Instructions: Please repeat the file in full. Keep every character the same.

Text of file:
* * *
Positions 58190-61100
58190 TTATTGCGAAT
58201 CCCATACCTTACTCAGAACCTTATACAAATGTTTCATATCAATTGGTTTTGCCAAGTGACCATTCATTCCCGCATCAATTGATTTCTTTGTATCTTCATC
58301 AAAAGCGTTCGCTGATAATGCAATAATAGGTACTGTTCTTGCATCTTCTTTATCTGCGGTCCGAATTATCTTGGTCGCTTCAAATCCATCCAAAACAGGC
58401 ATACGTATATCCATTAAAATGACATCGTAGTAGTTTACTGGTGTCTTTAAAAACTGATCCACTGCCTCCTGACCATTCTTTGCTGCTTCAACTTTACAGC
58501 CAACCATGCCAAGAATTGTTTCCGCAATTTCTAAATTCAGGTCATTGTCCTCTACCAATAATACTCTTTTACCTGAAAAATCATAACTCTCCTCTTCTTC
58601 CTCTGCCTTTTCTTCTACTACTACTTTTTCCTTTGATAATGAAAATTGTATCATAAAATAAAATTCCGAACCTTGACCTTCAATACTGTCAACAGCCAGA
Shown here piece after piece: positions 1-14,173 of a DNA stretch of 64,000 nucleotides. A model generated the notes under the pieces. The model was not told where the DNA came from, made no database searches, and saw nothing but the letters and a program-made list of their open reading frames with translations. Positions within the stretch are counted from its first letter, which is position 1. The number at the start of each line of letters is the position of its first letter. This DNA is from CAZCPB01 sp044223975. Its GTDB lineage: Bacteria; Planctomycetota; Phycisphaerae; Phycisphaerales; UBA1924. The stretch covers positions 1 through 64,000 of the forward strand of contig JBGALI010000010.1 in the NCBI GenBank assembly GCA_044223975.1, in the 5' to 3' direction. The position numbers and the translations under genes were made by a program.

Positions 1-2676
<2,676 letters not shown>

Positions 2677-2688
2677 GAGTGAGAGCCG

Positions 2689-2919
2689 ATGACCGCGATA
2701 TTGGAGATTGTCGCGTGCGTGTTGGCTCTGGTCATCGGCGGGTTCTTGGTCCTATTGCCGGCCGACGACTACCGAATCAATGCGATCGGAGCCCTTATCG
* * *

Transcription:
Positions 58190-61100
58190 TTATTGCGAAT
58201 CCCATACCTTACTCAGAACCTTATACAAATGTTTCATATCAATTGGTTTTGCCAAGTGACCATTCATTCCCGCATCAATTGATTTCTTTGTATCTTCATC
58301 AAAAGCGTTCGCTGATAATGCAATAATAGGTACTGTTCTTGCATCTTCTTTATCTGCGGTCCGAATTATCTTGGTCGCTTCAAATCCATCCAAAACAGGC
58401 ATACGTATATCCATTAAAATGACATCGTAGTAGTTTACTGGTGTCTTTAAAAACTGATCCACTGCCTCCTGACCATTCTTTGCTGCTTCAACTTTACAGC
58501 CAACCATGCCAAGAATTGTTTCCGCAATTTCTAAATTCAGGTCATTGTCCTCTACCAATAATACTCTTTTACCTGAAAAATCATAACTCTCCTCTTCTTC
58601 CTCTGCCTTTTCTTCTACTACTACTTTTTCCTTTGATAATGAAAATTGTATCATAAAATAAAATTCCGAACCTTGACCTTCAATACTGTCAACAGCCAGA
Shown here piece after piece: positions 1-14,173 of a DNA stretch of 64,000 nucleotides. A model generated the notes under the pieces. The model was not told where the DNA came from, made no database searches, and saw nothing but the letters and a program-made list of their open reading frames with translations. Positions within the stretch are counted from its first letter, which is position 1. The number at the start of each line of letters is the position of its first letter. This DNA is from CAZCPB01 sp044223975. Its GTDB lineage: Bacteria; Planctomycetota; Phycisphaerae; Phycisphaerales; UBA1924. The stretch covers positions 1 through 64,000 of the forward strand of contig JBGALI010000010.1 in the NCBI GenBank assembly GCA_044223975.1, in the 5' to 3' direction. The position numbers and the translations under genes were made by a program.

Positions 1-2676
<2,676 letters not shown>

Positions 2677-2688
2677 GAGTGAGAGCCG

Positions 2689-2919
2689 ATGACCGCGATA
2701 TTGGAGATTGTCGCGTGCGTGTTGGCTCTGGTCATCGGCGGGTTCTTGGTCCTATTGCCGGCCGACGACTACCGAATCAATGCGATCGGAGCCCTTATCG